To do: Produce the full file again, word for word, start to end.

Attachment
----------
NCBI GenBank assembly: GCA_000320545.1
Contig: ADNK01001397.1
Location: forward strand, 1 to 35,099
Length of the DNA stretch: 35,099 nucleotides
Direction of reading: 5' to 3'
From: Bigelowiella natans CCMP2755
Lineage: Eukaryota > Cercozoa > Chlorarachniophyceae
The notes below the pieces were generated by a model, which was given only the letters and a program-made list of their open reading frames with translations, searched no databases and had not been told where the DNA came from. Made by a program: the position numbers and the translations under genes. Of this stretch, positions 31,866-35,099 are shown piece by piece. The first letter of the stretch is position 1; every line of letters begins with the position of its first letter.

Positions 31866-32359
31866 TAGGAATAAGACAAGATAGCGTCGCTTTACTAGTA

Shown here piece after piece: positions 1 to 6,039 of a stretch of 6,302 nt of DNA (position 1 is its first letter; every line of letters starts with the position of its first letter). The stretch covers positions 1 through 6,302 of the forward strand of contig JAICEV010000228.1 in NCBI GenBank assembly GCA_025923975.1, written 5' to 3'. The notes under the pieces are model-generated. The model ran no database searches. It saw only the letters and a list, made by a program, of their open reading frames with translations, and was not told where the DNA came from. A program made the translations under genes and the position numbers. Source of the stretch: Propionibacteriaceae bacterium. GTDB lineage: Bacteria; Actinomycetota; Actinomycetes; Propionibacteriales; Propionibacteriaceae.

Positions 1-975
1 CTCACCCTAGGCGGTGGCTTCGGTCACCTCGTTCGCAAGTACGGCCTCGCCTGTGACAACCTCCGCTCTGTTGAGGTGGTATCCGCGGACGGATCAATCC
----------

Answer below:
NCBI GenBank assembly: GCA_000320545.1
Contig: ADNK01001397.1
Location: forward strand, 1 to 35,099
Length of the DNA stretch: 35,099 nucleotides
Direction of reading: 5' to 3'
From: Bigelowiella natans CCMP2755
Lineage: Eukaryota > Cercozoa > Chlorarachniophyceae
The notes below the pieces were generated by a model, which was given only the letters and a program-made list of their open reading frames with translations, searched no databases and had not been told where the DNA came from. Made by a program: the position numbers and the translations under genes. Of this stretch, positions 31,866-35,099 are shown piece by piece. The first letter of the stretch is position 1; every line of letters begins with the position of its first letter.

Positions 31866-32359
31866 TAGGAATAAGACAAGATAGCGTCGCTTTACTAGTA

Shown here piece after piece: positions 1 to 6,039 of a stretch of 6,302 nt of DNA (position 1 is its first letter; every line of letters starts with the position of its first letter). The stretch covers positions 1 through 6,302 of the forward strand of contig JAICEV010000228.1 in NCBI GenBank assembly GCA_025923975.1, written 5' to 3'. The notes under the pieces are model-generated. The model ran no database searches. It saw only the letters and a list, made by a program, of their open reading frames with translations, and was not told where the DNA came from. A program made the translations under genes and the position numbers. Source of the stretch: Propionibacteriaceae bacterium. GTDB lineage: Bacteria; Actinomycetota; Actinomycetes; Propionibacteriales; Propionibacteriaceae.

Positions 1-975
1 CTCACCCTAGGCGGTGGCTTCGGTCACCTCGTTCGCAAGTACGGCCTCGCCTGTGACAACCTCCGCTCTGTTGAGGTGGTATCCGCGGACGGATCAATCC